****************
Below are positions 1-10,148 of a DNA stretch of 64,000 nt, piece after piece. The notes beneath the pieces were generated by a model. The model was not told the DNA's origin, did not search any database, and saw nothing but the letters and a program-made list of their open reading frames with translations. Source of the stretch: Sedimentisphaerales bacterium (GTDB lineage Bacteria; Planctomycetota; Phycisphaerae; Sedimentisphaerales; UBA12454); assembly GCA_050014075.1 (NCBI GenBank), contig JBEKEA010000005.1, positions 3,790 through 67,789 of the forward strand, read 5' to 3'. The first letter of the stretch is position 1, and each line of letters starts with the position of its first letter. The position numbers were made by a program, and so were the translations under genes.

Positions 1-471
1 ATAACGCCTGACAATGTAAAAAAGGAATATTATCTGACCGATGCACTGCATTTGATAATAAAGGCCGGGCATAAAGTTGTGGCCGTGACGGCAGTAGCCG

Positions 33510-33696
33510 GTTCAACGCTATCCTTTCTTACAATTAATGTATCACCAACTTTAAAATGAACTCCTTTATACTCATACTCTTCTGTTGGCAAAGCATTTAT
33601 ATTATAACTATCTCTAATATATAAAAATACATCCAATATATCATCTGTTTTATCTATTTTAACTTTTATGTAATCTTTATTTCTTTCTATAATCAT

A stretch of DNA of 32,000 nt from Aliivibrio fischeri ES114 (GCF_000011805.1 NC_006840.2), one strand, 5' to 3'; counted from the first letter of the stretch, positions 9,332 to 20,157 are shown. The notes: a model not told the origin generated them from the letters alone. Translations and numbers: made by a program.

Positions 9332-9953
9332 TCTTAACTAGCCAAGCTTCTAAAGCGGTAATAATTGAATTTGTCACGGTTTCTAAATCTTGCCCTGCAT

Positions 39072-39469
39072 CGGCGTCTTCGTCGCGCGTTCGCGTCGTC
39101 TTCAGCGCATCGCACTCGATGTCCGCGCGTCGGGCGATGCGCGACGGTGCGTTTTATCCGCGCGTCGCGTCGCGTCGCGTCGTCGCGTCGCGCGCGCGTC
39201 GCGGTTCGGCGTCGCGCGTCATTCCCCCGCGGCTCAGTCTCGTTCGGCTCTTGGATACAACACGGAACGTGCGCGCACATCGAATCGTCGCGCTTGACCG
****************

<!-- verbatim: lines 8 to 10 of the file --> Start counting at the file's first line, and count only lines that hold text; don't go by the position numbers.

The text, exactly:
Positions 9332-9953
9332 TCTTAACTAGCCAAGCTTCTAAAGCGGTAATAATTGAATTTGTCACGGTTTCTAAATCTTGCCCTGCAT

Positions 39072-39469